High-Resolution Si Etch Process Using Oxide Hard Mask

Developed by Kevin Roberts (rober074@umn.edu)

Obligatory Disclaimer

Process outlines are just that; they are not guaranteed to work perfectly for your specific application and aren’t intended to provide anything more than a useful starting point for engineering your own process. The authors and the MNC in general make no guarantee of anything useful happening if you blindly follow these steps.


All subtractive (etch-based) e-beam lithography processes have to contend with the fact that the most common and easily-used positive e-beam resist (PMMA) is a notoriously bad etch mask. Resists with better etch resistance than PMMA exist (ZEP520, for example) but can be prohibitively expensive. This document outlines a process for etching e-beam-scale structures into a Si substrate by using PMMA to pattern a thin SiOx? hard mask, then using the hard mask to etch the silicon.

Tools Used

Process Flow

  1. Deposit ~45 nm of SiO?2/SiOx on a silicon sample. This can be done in a number of ways, including evaporation, sputtering, and (for best results) thinning a ‘polymonitor’ wafer coated in 100 nm of thermal oxide in 10:1 BOE for 70 sec.

    1. Denser oxides make better etch masks, so thermal oxide is the way to go here, although sputtered/evaporated SiO?x can be used if you anneal it in an oxygen-rich environment (the RTA can be used for this). Avoid PECVD low-temperature oxide, as its low density makes it a poor etch mask.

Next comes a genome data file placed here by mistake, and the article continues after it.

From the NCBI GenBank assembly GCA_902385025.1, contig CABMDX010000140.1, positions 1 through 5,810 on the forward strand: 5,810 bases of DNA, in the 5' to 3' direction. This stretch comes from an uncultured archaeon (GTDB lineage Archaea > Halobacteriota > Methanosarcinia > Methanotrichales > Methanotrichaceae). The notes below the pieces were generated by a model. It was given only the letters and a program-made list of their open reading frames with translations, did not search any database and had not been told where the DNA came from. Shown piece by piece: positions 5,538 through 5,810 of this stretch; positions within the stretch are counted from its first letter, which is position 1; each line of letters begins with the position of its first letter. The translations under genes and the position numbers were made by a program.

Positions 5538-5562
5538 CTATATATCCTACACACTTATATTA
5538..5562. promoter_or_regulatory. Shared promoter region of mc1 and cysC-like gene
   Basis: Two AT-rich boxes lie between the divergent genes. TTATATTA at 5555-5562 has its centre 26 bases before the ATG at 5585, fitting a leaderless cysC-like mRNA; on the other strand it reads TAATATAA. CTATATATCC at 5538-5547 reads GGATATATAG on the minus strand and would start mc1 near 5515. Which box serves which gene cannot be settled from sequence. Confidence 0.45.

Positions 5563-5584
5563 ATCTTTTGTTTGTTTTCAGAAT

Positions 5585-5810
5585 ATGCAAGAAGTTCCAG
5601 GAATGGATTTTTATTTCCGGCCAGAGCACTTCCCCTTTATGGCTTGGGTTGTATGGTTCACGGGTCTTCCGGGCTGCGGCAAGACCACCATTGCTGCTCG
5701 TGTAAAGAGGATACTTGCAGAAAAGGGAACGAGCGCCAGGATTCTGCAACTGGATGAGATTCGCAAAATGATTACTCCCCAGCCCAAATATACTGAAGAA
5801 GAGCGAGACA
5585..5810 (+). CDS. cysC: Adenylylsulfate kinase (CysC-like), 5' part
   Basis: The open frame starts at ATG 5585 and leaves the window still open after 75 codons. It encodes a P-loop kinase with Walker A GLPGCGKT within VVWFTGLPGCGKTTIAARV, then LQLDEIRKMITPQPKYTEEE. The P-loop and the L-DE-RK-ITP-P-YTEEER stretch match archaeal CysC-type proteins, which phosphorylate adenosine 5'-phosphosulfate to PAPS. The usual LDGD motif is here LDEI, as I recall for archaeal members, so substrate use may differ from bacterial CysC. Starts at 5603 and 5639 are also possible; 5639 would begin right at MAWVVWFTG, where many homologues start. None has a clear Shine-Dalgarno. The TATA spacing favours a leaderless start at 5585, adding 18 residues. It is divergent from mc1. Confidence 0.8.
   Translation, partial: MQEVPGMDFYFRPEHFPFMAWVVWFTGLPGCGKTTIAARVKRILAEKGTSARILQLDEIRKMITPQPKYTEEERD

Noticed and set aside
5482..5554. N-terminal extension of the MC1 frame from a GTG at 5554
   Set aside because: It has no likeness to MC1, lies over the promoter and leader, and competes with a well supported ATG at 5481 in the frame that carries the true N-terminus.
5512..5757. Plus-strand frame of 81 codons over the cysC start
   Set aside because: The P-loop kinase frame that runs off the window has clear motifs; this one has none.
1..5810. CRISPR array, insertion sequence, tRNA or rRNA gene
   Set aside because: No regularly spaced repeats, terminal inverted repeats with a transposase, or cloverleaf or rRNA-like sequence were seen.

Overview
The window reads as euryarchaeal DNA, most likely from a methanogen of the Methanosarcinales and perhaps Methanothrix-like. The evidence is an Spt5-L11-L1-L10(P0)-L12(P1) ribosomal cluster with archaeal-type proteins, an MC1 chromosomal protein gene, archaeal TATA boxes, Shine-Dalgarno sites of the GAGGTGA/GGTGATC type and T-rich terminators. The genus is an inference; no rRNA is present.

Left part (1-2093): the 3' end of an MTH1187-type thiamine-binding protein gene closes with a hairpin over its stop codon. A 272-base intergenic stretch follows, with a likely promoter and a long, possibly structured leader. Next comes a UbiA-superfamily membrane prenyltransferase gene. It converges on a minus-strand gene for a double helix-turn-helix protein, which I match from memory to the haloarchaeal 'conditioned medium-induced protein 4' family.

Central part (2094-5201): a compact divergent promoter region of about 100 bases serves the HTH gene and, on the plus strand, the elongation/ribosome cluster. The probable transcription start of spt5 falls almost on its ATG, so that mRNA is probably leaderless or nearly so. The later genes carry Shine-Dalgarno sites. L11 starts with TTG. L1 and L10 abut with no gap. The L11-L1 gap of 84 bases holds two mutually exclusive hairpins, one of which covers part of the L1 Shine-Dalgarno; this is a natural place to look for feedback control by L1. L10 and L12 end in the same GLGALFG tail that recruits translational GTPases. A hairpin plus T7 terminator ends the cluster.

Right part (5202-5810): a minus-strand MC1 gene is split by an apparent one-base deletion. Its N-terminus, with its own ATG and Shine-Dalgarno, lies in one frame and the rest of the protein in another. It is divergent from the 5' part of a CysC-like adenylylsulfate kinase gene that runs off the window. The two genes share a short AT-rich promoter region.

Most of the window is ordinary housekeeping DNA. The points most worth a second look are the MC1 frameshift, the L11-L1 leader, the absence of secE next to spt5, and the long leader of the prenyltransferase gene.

2. Spin ~100 nm of PMMA resist on your sample. Bake the PMMA at 180C for 5 minutes on a hot plate.

    1. The A2 concentration of PMMA spun at 2krpm will get you this thickness, although other concentration/spin speed combinations will work.

    2. It isn’t strictly necessary, but it’s a good idea to thoroughly solvent-clean your wafer (acetone, methanol, isopropanol) and do a dehydration bake at 180C for 1-2 mins prior to spinning. This will minimize film irregularities and maximize adhesion.

  3. Pattern your sample with the Vistec. Critical doses are very geometry-dependent, but for most structures 800 μC/cm2 is a reasonable ballpark dose.

  4. Develop the PMMA in 3:1 IPA:MIBK for 30 sec. Rinse with IPA and dry.

    1. For improved resolution, cold development (down to -15C) can be used, although this will increase the critical dose correspondingly

  5. Etch the hard mask in the STS using the “pjsoxide” recipe for 120 sec.

    1. Prior to etching, condition the empty chamber by running the “o2clean” recipe for 5 min., then the “pjsoxide” recipe for 5 min.

    2. Full recipe parameters are: Pressure = 75mT; Power = 150W; CHF3 = 50sccm; CF4 = 25 sccm; Ar = 50 sccm.

  6. Etch the underlying Si in the Oxford ICP etcher, using the “Si Etch Mo Li – 14” recipe.

    1. The etch rate here is ~150 nm/min; calculate your etch time accordingly

    2. Condition the empty chamber with a 5 min. “Si Etch Mo Li – 14” run prior to etching your sample

    3. Full recipe parameters: Pressure = 8 mT; Fwd. Power = 50W; ICP Power = 400W; Cl2 = 50 sccm; Chiller = 25C

  7. Strip any remaining PMMA by immersing the sample in acetone for ~5 min, then rinse with methanol and isopropanol and dry.

  8. Strip the hard mask using 10:1 BOE for 1 min. Make sure you’ve stripped away all the PMMA before this step!